Marc Gallicchio, PhD

Marc Gallicchio, PhD

Marc Gallicchio, PhD, professor of History, is the second recipient of the Mary M. Birle Chair in American History. Dr. Gallicchio received his BA and PhD from Temple University and an MA from The Pennsylvania State University.

Dr. Gallicchio’s research focuses on US relations with Japan and China and modern military history. His personal knowledge of Japan, having twice taught there as a J. William Fulbright Lecturer, and once as a visiting professor at Temple University Japan, has given him invaluable firsthand insight into that country's evolving role in the Asia-Pacific region.

Dr. Gallicchio is the author of five books, including Implacable Foes: War in the Pacific, 1944-1945 (Oxford University Press, 2017), a book co-authored with Waldo Heinrichs that won both the Bancroft Prize in American History and Diplomacy and Bronze Award, Book of the Year, Military History Monthly in 2018. His latest book, Unconditional: The Japanese Surrender in World War II (Oxford University Press, 2020), examines the ideological debate over American wartime policy towards Japan and shows how conservative opposition to unconditional surrender fueled the postwar debate over who lost China.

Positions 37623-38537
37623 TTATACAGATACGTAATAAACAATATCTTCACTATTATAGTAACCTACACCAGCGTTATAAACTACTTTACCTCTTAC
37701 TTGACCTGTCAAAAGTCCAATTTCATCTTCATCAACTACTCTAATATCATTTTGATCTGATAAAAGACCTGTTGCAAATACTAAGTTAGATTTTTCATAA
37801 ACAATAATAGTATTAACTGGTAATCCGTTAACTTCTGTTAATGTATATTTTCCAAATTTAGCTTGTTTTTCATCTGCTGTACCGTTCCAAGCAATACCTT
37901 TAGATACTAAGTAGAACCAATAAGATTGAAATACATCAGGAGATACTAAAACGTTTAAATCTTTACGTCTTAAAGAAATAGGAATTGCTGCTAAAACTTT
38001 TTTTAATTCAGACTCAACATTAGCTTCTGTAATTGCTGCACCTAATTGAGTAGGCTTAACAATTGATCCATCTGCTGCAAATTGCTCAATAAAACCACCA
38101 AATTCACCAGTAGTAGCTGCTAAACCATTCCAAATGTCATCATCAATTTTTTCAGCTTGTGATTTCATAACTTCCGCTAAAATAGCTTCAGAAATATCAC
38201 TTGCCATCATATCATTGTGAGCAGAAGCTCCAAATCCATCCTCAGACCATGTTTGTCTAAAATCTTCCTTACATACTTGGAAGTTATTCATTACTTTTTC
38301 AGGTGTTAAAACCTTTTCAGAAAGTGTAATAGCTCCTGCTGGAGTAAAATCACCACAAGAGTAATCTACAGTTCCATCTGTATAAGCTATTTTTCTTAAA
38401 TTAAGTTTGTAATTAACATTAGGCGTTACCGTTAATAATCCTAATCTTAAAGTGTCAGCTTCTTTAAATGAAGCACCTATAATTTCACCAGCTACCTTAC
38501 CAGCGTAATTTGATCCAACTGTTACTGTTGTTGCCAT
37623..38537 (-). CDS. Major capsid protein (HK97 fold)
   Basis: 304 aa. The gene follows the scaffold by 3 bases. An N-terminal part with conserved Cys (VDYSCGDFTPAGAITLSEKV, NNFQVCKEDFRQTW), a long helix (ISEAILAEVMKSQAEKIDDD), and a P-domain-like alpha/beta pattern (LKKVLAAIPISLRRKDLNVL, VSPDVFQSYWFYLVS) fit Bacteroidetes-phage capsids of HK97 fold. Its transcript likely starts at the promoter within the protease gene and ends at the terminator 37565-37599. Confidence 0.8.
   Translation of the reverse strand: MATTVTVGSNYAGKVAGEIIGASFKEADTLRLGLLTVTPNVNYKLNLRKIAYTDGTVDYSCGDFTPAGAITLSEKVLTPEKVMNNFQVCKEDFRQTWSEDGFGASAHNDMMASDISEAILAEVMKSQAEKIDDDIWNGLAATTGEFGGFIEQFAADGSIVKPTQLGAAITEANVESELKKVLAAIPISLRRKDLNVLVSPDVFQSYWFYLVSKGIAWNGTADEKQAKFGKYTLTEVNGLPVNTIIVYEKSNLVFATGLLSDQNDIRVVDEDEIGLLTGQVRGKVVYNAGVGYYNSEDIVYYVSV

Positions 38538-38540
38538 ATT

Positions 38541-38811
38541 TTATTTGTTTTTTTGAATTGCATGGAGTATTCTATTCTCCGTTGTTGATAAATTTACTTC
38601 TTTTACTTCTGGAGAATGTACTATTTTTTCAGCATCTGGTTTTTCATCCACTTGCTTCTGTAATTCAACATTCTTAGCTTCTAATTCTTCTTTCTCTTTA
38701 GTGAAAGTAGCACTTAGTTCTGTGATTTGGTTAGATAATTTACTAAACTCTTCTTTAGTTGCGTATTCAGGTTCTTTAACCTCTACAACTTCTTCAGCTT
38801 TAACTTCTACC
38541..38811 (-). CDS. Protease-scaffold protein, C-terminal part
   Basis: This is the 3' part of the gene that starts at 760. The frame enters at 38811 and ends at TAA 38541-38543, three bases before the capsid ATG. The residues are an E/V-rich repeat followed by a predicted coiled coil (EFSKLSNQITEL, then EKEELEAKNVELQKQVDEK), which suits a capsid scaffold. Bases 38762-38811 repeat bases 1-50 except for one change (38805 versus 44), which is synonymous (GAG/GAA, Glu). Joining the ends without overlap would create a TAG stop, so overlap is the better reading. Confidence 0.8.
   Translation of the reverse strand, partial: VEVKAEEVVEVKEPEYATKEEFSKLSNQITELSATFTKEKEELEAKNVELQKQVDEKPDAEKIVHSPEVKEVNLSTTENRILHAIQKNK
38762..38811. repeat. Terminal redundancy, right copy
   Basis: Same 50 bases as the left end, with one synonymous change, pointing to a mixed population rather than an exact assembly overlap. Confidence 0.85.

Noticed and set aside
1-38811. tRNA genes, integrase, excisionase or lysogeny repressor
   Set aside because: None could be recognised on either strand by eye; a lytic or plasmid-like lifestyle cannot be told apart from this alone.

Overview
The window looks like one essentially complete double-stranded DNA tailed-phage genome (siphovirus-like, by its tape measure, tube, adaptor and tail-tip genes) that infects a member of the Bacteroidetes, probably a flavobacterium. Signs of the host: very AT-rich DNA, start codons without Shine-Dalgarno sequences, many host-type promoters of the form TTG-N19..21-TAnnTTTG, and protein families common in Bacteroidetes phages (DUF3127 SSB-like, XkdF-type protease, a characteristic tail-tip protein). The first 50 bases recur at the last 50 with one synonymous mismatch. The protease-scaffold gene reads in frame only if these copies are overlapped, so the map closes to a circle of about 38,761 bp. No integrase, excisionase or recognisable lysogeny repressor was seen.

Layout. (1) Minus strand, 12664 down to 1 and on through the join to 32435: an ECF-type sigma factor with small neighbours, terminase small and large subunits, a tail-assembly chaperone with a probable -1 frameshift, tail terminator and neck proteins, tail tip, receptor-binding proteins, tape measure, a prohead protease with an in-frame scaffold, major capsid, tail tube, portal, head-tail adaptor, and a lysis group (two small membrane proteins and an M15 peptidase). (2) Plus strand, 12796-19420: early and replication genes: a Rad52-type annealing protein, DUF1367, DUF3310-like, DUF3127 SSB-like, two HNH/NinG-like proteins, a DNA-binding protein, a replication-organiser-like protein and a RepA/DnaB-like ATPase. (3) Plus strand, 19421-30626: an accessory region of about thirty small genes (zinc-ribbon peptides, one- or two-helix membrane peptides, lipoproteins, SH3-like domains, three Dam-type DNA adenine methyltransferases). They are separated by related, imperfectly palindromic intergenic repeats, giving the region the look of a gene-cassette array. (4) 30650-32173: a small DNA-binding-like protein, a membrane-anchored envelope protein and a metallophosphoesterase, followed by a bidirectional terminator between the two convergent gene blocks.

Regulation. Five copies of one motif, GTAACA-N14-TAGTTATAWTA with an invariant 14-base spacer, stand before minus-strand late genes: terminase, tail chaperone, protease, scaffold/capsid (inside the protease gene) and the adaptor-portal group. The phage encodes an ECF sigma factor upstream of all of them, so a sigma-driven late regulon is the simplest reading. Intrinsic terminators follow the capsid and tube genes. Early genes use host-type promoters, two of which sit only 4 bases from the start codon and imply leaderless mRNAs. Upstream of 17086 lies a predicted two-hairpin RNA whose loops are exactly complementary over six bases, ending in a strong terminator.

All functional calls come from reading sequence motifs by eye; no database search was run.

Dr. Gallicchio’s other works include The Scramble for Asia: U.S. Military Power in the Aftermath of the Pacific War (Rowman and Littlefield, 2008), The African American Encounter with Japan and China: Black Internationalism in Asia, 1895-1945 (University of North Carolina Press, 2000), which won the Society for Historians of American Foreign Relations senior book prize, and The Cold War Begins in Asia: American East Asian Policy and the Fall of the Japanese Empire (Columbia University Press, 1988). He has also edited The Unpredictability of the Past: Memories of the Asia-Pacific War in U.S.-East Asian Relations, (Duke University Press, 2007), and co-edited of Diplomacy & Force: America's Road to War, 1931-1941 (Imprint Publishing, 1996). 

In addition to earning several writing accolades, Dr. Gallicchio has received grants and fellowships from the US Military History Institute, National Endowment for the Humanities, American Philosophical Society, Earhart Foundation, and the Japan Foundation National Security Archive Project on Power and Prosperity. In 2018, he received the Outstanding Faculty Research Award at Villanova.